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9 mai 2018

Lethal trap created by adaptive evolutionary response to an exotic resource [Nature]

Keywords : conservation biology, evolution

Global transport of organisms by humans provides novel resources to wild species, which often respond maladaptively. Native herbivorous insects have been killed feeding on toxic exotic plants, which acted as ‘ecological traps’. We document a novel ‘eco-evolutionary trap’ stemming from the opposite effect ; that is, high fitness on an exotic resource despite lack of adaptation to it. Plantago lanceolata was introduced to western North America by cattle-ranching. Feeding on this exotic plant released a large, isolated population of the native butterfly Euphydryas editha from a longstanding trade-off between maternal fecundity and offspring mortality. Because of this release—and despite a reduced insect developmental rate when feeding on this exotic—Plantago immediately supported higher larval survival than did the insects’ traditional host, Collinsia parviflora. Previous work from the 1980s documented an evolving preference for Plantago by ovipositing adults. We predicted that if this trend continued the insects could endanger themselves, because the availability of Plantago to butterflies is controlled by humans, who change land management practices faster than butterflies evolve. Here we report the fulfilment of this prediction.(...)

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7 mai 2018

Genomic analysis of European Drosophila melanogaster populations on a dense spatial scale reveals longitudinal population structure and continent-wide selection [BioRxiv]

Genetic variation is the fuel of evolution. However, analyzing dynamics of evolutionary change in natural populations is challenging, genome sequencing of entire populations remains costly and comprehensive sample collection logistically challenging. To tackle this issue and to define relevant spatial and temporal scales of variation for a population genetic model system, the fruit fly Drosophila melanogaster, we have founded the European Drosophila Population Genomics Consortium (DrosEU). Our principal objective is to employ the strengths of this collaborative consortium to extensively sample and sequence natural populations on a continent-wide scale and across distinct timescales. Here we present the first analysis of the first DrosEU pool-sequencing dataset, consisting of 48 population samples collected across the European continent in 2014.(...)

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4 mai 2018

Climate models predict increasing temperature variability in poor countries [Science Advances]

Extreme events such as heat waves are among the most challenging aspects of climate change for societies. We show that climate models consistently project increases in temperature variability in tropical countries over the coming decades, with the Amazon as a particular hotspot of concern. During the season with maximum insolation, temperature variability increases by 15% per degree of global warming in Amazonia and Southern Africa and by up to 10%°C−1 in the Sahel, India, and Southeast Asia. Mechanisms include drying soils and shifts in atmospheric structure.(...)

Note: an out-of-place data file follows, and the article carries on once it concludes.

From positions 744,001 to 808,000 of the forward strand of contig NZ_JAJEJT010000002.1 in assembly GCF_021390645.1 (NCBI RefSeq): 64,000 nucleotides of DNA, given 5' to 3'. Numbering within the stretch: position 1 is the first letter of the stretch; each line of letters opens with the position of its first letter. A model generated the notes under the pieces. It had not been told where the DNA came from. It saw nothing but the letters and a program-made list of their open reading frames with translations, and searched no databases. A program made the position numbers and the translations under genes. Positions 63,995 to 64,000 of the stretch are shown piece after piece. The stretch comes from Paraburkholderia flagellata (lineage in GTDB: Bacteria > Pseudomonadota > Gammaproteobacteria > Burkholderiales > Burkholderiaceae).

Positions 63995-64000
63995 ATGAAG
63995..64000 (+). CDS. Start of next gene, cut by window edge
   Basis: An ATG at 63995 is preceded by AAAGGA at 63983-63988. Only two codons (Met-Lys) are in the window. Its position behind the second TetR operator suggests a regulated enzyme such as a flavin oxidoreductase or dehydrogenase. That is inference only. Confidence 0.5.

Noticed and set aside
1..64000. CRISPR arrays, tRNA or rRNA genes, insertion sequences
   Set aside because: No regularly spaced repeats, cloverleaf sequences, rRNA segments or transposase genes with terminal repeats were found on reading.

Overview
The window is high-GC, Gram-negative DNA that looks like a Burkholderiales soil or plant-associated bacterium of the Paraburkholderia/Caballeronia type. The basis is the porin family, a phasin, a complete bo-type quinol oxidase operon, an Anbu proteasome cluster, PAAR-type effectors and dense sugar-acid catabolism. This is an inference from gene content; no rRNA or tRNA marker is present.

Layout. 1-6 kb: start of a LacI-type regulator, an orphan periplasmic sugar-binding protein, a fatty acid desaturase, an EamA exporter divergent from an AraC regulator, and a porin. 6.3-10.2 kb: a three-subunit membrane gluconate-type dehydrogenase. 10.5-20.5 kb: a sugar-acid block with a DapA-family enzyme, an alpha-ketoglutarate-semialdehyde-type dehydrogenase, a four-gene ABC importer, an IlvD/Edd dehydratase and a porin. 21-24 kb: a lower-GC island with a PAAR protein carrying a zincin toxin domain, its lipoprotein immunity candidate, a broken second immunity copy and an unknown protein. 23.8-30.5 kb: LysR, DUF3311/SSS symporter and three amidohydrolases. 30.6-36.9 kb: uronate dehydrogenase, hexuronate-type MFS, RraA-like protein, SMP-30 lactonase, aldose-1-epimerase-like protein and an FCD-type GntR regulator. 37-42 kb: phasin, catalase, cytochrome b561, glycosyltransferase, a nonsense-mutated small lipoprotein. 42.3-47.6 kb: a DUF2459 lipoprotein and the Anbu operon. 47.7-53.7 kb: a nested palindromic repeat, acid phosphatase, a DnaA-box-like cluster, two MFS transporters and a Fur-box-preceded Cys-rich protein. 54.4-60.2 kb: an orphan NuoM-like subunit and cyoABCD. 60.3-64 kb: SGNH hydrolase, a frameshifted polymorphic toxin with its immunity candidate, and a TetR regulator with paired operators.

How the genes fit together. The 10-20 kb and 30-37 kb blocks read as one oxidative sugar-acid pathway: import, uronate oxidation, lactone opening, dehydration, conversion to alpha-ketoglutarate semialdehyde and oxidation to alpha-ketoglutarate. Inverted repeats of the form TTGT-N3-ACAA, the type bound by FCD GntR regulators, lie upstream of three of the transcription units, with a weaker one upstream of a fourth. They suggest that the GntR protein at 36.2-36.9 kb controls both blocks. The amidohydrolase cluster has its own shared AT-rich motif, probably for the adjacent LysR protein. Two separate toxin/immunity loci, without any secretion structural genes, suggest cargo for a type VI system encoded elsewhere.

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3 mai 2018

Male-killing toxin in a bacterial symbiont of Drosophila [Nature]

Keywords : entomology, symbiosis

Several lineages of symbiotic bacteria in insects selfishly manipulate host reproduction to spread in a population, often by distorting host sex ratios. Spiroplasma poulsonii is a helical and motile, Gram-positive symbiotic bacterium that resides in a wide range of Drosophila species. A notable feature of S. poulsonii is male killing, whereby the sons of infected female hosts are selectively killed during development. Although male killing caused by S. poulsonii has been studied since the 1950s, its underlying mechanism is unknown.(...)

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3 mai 2018

Pollen metabarcoding as a tool for tracking long-distance insect migrations [BioRxiv]

Insects account for the main fraction of Earth’s biodiversity and are key players for ecosystems, notably as pollinators. While insect migration is suspected to represent a natural phenomenon of major importance, remarkably little is known about it, except for a few flagship species. The reason for this situation is mainly due to technical limitations in the study of insect movement. Here we propose using metabarcoding of pollen carried by insects as a method for tracking their migrations. We developed a flexible and simple protocol allowing high multiplexing and not requiring DNA extraction, one of the most time consuming part of metabarcoding protocols, and apply this method to the study of the long-distance migration of the butterfly Vanessa cardui, an emerging model for insect migration.(...)

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